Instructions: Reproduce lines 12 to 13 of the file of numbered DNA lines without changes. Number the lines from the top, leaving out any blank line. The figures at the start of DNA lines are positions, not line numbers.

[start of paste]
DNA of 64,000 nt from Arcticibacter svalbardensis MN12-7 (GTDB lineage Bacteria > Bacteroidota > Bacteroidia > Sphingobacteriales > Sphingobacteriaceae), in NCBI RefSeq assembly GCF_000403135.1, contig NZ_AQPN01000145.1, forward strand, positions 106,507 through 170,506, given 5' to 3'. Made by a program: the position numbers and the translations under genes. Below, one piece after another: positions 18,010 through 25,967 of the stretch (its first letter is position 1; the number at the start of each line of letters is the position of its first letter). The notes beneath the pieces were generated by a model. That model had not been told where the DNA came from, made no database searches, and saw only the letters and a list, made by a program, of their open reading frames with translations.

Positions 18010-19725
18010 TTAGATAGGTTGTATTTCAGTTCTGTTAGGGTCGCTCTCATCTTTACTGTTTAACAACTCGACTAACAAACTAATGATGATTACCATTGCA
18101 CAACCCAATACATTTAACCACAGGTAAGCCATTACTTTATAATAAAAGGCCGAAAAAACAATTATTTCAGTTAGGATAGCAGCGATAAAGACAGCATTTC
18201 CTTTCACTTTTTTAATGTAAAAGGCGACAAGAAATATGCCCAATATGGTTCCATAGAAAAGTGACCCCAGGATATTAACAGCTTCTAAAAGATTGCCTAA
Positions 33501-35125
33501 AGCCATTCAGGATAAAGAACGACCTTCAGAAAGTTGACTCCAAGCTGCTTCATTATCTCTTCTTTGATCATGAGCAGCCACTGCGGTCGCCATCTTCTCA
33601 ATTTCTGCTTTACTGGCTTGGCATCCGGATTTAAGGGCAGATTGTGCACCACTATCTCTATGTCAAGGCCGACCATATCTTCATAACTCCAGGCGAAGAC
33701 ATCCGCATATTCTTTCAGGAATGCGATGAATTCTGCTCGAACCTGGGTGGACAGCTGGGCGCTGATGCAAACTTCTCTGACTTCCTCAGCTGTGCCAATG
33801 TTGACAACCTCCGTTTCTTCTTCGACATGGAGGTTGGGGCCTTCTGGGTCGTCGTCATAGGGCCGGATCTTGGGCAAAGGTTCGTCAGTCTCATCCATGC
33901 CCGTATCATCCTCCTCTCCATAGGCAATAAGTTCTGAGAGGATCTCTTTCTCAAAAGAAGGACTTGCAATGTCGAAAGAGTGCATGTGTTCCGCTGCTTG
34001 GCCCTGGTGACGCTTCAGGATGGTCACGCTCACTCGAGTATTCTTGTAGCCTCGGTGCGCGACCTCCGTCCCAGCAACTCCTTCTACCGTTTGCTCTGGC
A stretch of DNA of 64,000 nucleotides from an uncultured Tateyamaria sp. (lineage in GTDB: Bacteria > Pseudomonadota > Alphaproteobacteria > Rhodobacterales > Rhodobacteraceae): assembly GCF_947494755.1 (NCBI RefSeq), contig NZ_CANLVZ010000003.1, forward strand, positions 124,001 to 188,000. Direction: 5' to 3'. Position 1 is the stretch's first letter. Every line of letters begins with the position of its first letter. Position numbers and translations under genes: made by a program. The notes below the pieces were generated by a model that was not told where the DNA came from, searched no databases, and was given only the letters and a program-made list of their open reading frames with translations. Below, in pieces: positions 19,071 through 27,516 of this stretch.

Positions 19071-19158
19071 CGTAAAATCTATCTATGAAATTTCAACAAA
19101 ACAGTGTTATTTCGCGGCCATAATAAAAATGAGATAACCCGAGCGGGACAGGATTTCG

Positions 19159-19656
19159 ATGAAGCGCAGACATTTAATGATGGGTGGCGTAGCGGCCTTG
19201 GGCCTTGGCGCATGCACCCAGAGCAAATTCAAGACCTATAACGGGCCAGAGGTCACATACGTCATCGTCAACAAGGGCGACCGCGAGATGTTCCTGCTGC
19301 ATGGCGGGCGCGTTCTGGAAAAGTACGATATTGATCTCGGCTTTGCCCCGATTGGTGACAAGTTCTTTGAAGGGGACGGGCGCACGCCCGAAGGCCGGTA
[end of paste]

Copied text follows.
34001 GCCCTGGTGACGCTTCAGGATGGTCACGCTCACTCGAGTATTCTTGTAGCCTCGGTGCGCGACCTCCGTCCCAGCAACTCCTTCTACCGTTTGCTCTGGC
A stretch of DNA of 64,000 nucleotides from an uncultured Tateyamaria sp. (lineage in GTDB: Bacteria > Pseudomonadota > Alphaproteobacteria > Rhodobacterales > Rhodobacteraceae): assembly GCF_947494755.1 (NCBI RefSeq), contig NZ_CANLVZ010000003.1, forward strand, positions 124,001 to 188,000. Direction: 5' to 3'. Position 1 is the stretch's first letter. Every line of letters begins with the position of its first letter. Position numbers and translations under genes: made by a program. The notes below the pieces were generated by a model that was not told where the DNA came from, searched no databases, and was given only the letters and a program-made list of their open reading frames with translations. Below, in pieces: positions 19,071 through 27,516 of this stretch.